Thermodynamics of solid solution formation in NiOMgO and NiOZnO

Peter K. Davies, Alexandra Navrotsky

Research output: Contribution to journalArticlepeer-review

83 Scopus citations


High-temperature calorimetric measurements of the enthalpies of solution in molten 2PbO · B2O3 of (NixMg1-x)O and (NixZn1-x)O permit the calculation of the enthalpy of the zincite to rocksalt transformation in ZnO, and the enthalpies of mixing, relative to rocksalt standard states, in the two solid solution series. The enthalpy of the zincite to rocksalt transformation is 24,488 ± 3,592 J mole-1 with a corresponding positive entropy change of 0.48 ± 3.3 J K-1 mole-1. The small positive entropy change for the transformation necessitates a very flat and perhaps negative dP dT slope for the phase boundary. Both solid solutions, when referred to rocksalt standard states, show negative enthalpies of mixing. For (NixMg1-x)O the negative enthalpies of mixing are fitted by a subregular model, where ΔHmix = XAXB(BXA + AXB), with A = -21,971 ± 4,953 J mole-1 and B = -5103 ± 1151 J mole-1. The associated negative excess entropies of mixing, calculated from the heats of mixing and previously measured activity-composition relations, are similarly modeled with A = -10.7 J K-1 mole-1 and B = + 1.1 J K-1 mole-1. Negative enthalpies of mixing in (NixZn1-x)O conform to a regular solution model with W = -13520 ± 5581 J mole-1. The negative enthalpies of mixing are interpreted in terms of a tendency toward ordering in the solid solutions, the proposed ordering scheme finding support in spectroscopic, structural, and magnetic data. These tendencies toward order are used to explain observed phase relations and thermodynamic properties in some other systems containing a transition metal cation and another ion of similar size, namely carbonates, hydrated sulfates and the systems CuOMO (M = Mg, Co, Ni).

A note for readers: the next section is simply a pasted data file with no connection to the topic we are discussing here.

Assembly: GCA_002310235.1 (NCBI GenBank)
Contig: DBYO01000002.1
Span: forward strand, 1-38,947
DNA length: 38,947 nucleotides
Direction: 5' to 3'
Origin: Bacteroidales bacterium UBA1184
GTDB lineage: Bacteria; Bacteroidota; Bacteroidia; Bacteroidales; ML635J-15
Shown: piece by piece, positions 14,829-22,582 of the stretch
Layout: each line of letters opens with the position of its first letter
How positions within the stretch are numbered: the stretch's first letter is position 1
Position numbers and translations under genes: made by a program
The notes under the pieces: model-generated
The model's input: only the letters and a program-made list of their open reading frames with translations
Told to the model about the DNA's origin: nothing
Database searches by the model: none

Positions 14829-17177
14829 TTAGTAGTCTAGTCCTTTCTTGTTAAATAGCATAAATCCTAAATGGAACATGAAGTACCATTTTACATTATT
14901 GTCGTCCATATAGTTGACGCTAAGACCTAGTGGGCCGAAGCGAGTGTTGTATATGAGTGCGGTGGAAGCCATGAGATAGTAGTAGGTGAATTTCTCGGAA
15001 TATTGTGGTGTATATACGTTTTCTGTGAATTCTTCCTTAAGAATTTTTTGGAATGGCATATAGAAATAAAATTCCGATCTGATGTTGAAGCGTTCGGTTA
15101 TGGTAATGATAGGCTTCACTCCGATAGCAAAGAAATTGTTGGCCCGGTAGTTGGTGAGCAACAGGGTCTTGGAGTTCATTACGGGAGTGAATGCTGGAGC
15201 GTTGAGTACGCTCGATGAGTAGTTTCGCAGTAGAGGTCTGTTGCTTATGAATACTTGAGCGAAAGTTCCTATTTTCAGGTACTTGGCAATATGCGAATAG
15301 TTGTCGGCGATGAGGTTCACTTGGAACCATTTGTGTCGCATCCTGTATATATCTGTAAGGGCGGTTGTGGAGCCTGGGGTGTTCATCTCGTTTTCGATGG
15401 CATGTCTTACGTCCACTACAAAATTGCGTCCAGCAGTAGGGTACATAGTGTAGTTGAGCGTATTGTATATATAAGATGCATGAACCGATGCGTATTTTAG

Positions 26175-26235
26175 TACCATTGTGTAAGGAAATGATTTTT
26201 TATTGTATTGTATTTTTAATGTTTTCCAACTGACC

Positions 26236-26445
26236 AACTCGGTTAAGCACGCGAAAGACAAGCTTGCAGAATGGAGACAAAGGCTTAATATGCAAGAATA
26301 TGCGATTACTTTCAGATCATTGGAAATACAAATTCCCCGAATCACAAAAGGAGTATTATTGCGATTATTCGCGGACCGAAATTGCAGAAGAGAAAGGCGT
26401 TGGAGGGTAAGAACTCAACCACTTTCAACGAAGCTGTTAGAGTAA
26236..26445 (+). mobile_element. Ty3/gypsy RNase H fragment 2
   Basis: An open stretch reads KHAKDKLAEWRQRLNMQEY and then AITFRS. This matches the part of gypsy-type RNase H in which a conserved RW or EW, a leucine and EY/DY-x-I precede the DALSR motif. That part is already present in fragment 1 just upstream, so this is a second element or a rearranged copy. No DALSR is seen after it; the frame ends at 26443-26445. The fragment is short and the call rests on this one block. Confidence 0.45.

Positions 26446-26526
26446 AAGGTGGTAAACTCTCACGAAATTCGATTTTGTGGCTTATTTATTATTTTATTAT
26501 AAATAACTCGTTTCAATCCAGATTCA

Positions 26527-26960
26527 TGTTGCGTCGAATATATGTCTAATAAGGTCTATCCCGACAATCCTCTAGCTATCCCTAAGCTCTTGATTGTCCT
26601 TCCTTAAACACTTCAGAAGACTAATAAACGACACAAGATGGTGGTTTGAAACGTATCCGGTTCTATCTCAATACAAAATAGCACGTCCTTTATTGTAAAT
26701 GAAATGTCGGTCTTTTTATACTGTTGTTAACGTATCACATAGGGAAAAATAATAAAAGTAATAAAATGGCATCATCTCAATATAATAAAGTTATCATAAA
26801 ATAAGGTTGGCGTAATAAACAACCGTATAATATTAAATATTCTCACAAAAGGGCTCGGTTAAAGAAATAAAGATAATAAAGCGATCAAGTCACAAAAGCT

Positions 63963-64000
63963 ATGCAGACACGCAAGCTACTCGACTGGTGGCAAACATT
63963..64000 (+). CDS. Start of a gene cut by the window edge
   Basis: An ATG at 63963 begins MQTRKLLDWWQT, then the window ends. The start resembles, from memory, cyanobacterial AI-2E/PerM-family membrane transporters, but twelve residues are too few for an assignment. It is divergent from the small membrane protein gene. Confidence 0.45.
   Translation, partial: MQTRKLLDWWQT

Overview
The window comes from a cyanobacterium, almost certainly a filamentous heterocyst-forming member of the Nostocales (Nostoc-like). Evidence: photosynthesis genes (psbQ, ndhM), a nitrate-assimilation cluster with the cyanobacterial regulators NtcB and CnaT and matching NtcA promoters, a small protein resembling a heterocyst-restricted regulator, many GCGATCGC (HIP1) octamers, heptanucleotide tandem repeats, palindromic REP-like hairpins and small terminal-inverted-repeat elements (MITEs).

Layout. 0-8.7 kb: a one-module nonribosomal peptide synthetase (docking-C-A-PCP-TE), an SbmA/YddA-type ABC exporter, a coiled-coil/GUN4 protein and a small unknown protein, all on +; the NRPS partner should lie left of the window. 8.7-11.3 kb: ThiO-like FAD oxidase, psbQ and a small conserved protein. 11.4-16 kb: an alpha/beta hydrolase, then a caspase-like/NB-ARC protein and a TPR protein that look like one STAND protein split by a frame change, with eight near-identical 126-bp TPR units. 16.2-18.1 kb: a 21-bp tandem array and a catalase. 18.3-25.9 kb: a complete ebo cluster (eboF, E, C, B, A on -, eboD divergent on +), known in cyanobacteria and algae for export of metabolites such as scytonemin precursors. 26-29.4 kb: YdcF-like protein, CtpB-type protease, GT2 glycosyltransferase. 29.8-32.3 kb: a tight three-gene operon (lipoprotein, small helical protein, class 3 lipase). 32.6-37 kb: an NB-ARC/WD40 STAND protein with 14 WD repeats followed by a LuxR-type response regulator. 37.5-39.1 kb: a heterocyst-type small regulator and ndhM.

Original languageEnglish (US)
Pages (from-to)264-276
Number of pages13
JournalJournal of Solid State Chemistry
Issue number2
StatePublished - Jul 1 1981

ASJC Scopus subject areas

  • Electronic, Optical and Magnetic Materials
  • Ceramics and Composites
  • Condensed Matter Physics
  • Physical and Theoretical Chemistry
  • Inorganic Chemistry
  • Materials Chemistry


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